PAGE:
I had to chuckle to myself as I sat in the parking lot today, cellophane wrapper on the floor and new-CD smell filling my nostrils, as I imagined how exciting and fresh this format must have been at the time, a hint of what was to come in the not-so-distant future.

For the first time today, I too was excited to purchase a Beatles album.  Each of my previous purchases of a Beatles record on CD left me feeling empty.  Sure, the music was excellent — phenomenal and mind-altering, even — but the packaging has always been far too sparse, nothing more than the cheapest of cheap jewel cases and a one-fold booklet.  The packaging of this 2009 remastered album makes it worth the purchase alone.  There are reprinted liner notes, rare photos, and a mini-documentary that, although very brief (less than four minutes), includes entertaining footage and interesting narration from all four band members as well as George Martin.

The songs themselves sound as good as they ever have.  The Beatles’ rapid ascent to pop music stardom becomes clear after hearing tracks like the energetic “I Saw Her Standing There,” the vocally superb “Please Please Me,” and George’s lead vocal debut “Do You Want to Know A Secret?”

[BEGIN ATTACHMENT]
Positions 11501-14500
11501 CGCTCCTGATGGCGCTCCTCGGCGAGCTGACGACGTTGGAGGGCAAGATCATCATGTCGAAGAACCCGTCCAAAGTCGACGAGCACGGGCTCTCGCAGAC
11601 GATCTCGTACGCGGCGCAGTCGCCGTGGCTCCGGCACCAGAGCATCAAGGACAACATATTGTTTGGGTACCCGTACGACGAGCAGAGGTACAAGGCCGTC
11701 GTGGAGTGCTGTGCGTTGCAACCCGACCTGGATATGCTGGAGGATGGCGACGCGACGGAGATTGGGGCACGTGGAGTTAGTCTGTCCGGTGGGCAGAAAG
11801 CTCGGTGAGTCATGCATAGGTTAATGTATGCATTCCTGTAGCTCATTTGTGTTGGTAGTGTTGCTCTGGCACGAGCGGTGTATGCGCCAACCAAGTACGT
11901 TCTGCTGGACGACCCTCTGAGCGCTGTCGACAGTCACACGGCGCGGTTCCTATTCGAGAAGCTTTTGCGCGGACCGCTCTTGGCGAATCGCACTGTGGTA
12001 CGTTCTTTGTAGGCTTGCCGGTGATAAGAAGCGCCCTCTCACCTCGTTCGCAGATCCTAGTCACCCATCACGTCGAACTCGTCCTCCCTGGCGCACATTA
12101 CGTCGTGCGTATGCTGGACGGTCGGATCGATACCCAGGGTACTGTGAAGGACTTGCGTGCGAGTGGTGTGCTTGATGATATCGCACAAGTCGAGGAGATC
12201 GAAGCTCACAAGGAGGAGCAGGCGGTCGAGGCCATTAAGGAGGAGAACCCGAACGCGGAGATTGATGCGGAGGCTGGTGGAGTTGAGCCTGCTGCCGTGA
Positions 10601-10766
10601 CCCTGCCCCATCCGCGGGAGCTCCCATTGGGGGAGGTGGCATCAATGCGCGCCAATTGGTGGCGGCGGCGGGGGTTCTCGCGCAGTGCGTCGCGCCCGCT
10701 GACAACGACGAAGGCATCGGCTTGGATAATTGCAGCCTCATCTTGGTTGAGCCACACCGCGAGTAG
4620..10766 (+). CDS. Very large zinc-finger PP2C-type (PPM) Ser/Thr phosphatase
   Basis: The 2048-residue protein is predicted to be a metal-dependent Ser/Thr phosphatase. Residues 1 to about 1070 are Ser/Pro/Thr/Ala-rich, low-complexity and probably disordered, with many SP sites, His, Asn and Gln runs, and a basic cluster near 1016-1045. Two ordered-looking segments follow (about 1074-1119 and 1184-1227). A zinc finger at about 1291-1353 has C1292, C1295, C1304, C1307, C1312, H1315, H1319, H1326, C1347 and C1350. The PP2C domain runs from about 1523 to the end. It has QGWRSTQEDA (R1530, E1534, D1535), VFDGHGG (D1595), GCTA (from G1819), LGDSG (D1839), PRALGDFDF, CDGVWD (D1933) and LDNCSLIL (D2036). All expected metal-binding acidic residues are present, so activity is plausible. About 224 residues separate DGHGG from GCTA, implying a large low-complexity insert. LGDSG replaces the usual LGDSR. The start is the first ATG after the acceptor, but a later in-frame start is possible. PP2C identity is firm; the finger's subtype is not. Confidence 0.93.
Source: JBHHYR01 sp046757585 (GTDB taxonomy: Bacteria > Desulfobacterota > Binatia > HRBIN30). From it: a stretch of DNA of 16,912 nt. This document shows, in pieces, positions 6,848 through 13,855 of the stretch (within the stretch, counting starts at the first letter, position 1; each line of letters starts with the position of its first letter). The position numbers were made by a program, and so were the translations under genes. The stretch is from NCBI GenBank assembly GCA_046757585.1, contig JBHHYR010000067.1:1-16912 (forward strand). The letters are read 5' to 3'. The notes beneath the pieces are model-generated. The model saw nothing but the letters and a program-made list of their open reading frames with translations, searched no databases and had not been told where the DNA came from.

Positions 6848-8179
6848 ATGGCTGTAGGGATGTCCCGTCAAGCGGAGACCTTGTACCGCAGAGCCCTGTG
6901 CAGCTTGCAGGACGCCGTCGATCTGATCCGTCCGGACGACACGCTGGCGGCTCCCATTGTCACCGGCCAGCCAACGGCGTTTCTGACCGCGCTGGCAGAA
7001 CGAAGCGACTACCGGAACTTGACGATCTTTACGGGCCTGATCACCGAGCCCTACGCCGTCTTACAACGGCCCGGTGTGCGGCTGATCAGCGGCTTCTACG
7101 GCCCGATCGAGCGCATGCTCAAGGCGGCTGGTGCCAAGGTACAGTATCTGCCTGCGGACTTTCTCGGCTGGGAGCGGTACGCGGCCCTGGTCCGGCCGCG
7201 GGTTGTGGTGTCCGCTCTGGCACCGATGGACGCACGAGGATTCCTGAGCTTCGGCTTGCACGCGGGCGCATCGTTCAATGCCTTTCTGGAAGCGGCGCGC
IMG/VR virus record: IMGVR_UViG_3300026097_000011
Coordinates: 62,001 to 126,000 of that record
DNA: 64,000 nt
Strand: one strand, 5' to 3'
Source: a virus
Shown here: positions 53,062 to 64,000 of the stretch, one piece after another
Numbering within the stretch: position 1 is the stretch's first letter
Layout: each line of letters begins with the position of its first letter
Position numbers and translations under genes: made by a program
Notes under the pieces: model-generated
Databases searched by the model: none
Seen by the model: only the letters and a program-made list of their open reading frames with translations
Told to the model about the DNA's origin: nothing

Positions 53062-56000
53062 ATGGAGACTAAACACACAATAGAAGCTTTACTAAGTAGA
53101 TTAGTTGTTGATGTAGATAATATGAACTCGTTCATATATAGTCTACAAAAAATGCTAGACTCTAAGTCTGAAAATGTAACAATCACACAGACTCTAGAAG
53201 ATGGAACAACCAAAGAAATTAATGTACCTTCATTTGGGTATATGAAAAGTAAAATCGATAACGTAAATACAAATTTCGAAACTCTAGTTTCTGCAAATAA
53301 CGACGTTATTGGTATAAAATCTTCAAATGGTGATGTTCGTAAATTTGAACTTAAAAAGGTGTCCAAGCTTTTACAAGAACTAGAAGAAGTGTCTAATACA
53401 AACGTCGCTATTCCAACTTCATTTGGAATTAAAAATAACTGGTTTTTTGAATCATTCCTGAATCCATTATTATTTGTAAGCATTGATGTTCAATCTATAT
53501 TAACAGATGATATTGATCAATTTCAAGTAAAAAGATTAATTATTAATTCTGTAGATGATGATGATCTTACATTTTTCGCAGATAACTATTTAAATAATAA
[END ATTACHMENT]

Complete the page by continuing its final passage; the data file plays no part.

As if these weren’t enough, the other Lennon/McCartney originals round out the set nicely — the classics “Love Me Do” and the lesser-known but equally catchy “Misery.”

Even the covers, like “Anna (Go To Him)” and “Twist and Shout,” shine almost as bright as Lennon/McCartney originals.  Although I have always maintained that “A Taste of Honey” is disposable, it is interesting to hear the first instance of Paul’s double-tracked lead vocals on a recording.

Throughout this remastered album, as with the original release, the words that continually come to mind are “energetic” and “fun.”  In all reality, the remastered tracks are merely cleaned up versions of the original mixes — the same as always with a sharper focus, so to speak.